The company, in a motion filed with the U.S. Bankruptcy Court in New York, said many of the dealers' sales are too low. Just over 50 percent of the dealers account for about 90 percent of the company's U.S. sales, the motion said.
The move, which the dealers can appeal, is likely to cause devastating affects in cities and towns across the country as thousands of jobs are lost and taxes are not paid.
Chrysler spokeswoman Kathy Graham would not comment other than to say the company will notify dealers before speaking publicly.
Chrysler dealerships aren't the only ones scheduled to get bad news this week. General Motors Corp. says it is notifying 1,100 dealers that it will not renew their franchise agreements when they expire at the end of September of 2010.
In its motion, Chrysler said it has many dealerships that sell one or two of its brands, with Chrysler-Jeep dealerships competing against Dodge dealers as well as other automakers' stores across the country.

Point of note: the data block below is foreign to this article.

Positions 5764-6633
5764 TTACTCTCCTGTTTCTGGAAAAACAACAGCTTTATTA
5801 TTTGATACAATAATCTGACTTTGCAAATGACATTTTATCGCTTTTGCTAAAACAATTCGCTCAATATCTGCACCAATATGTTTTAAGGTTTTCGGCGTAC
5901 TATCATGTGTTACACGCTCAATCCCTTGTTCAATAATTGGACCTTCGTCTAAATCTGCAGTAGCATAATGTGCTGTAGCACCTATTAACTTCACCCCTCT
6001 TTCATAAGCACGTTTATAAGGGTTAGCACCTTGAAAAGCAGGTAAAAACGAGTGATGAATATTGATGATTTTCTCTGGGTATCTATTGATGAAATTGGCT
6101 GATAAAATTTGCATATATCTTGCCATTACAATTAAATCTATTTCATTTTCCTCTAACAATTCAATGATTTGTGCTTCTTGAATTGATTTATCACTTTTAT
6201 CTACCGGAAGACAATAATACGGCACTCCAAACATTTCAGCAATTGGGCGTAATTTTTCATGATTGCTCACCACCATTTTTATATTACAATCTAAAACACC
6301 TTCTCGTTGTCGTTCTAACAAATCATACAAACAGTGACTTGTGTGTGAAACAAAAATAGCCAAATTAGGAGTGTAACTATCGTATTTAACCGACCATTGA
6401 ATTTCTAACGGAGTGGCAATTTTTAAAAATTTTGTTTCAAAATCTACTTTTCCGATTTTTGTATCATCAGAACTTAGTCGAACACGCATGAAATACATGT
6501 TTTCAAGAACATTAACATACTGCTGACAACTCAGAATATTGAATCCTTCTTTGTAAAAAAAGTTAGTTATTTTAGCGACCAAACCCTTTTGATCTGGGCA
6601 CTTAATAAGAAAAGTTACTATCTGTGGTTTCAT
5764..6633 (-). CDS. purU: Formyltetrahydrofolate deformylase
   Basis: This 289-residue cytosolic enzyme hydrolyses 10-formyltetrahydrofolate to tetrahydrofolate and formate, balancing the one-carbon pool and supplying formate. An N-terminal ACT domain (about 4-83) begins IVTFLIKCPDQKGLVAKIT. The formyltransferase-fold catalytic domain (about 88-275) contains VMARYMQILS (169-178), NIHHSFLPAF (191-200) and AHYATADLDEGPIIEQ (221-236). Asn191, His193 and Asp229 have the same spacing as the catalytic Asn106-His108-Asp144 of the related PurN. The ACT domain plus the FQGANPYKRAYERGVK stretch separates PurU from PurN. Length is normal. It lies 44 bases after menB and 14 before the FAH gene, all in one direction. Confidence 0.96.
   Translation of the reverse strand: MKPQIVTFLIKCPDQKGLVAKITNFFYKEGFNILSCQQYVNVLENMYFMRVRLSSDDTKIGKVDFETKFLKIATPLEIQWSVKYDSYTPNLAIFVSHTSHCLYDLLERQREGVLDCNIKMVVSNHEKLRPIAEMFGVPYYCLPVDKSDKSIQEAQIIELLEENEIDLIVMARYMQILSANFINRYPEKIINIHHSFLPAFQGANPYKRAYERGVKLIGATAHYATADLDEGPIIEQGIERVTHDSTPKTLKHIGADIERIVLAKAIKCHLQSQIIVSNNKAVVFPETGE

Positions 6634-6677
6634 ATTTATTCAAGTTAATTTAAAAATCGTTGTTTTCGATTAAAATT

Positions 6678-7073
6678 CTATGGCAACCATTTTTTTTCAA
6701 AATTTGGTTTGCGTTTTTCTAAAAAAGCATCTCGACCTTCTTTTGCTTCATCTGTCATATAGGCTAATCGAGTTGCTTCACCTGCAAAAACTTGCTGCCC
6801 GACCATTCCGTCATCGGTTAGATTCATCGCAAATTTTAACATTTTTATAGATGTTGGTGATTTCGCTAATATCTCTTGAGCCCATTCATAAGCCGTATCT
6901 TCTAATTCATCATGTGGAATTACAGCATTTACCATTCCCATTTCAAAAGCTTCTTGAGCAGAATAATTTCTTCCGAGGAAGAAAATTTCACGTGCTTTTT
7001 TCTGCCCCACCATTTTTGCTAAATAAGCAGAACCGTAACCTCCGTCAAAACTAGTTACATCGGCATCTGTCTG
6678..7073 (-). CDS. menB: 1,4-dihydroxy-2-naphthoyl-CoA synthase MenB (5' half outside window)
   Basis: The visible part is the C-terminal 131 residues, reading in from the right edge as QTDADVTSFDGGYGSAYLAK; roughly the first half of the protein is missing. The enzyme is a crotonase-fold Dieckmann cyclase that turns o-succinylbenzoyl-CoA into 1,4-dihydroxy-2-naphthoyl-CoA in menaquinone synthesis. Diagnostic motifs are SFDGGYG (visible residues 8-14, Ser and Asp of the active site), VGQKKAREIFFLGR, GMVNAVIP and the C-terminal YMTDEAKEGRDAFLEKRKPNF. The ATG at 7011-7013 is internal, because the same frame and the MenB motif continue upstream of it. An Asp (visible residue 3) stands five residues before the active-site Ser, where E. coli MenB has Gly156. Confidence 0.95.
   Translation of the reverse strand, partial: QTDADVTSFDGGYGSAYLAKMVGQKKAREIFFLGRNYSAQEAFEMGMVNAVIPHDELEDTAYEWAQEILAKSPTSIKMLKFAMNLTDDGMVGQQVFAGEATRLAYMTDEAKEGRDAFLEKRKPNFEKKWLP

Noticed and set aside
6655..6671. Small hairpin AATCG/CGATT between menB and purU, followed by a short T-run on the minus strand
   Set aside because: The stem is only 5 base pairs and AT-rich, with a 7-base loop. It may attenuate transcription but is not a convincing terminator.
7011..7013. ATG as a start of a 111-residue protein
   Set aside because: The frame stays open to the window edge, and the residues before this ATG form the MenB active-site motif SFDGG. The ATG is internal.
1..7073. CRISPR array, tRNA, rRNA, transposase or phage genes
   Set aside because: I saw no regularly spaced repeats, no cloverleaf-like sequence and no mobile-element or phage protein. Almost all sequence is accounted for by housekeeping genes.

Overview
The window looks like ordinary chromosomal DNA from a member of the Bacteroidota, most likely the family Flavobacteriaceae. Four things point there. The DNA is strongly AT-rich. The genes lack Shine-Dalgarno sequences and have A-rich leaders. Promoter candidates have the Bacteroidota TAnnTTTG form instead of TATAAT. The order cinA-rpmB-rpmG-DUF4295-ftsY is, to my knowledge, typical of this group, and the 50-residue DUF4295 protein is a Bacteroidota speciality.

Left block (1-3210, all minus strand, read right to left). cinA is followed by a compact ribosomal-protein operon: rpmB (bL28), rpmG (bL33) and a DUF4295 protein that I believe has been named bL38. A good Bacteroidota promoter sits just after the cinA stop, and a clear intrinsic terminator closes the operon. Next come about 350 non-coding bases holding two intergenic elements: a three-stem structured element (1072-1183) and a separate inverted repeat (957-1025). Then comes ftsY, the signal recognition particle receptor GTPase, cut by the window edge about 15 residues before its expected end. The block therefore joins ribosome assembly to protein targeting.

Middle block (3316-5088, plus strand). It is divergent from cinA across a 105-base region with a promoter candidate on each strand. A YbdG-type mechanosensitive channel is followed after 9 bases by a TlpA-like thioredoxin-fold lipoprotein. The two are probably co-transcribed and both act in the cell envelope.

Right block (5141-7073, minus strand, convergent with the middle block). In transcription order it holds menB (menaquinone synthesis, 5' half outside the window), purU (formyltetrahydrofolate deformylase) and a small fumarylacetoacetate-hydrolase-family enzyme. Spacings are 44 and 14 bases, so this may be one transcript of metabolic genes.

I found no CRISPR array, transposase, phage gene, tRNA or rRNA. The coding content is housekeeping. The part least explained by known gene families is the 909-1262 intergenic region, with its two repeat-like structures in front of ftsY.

"In addition, as suburbs grew and the modern interstate system continued to evolve, longstanding dealerships no longer were in the best or growing locations," the company said in its filing. "Many rural locations also served a diminishing population of potential consumers. Some dealership facilities became outdated. Other locations faced declining traffic count and declining populations."
Chrysler has received $4 billion in federal loans and has been operating in bankruptcy protection since April 30. Its sales this year are down 46 percent compared with the first four months of last year and it reported a $16.8 billion net loss for 2008.
Copyright 2009 The Associated Press.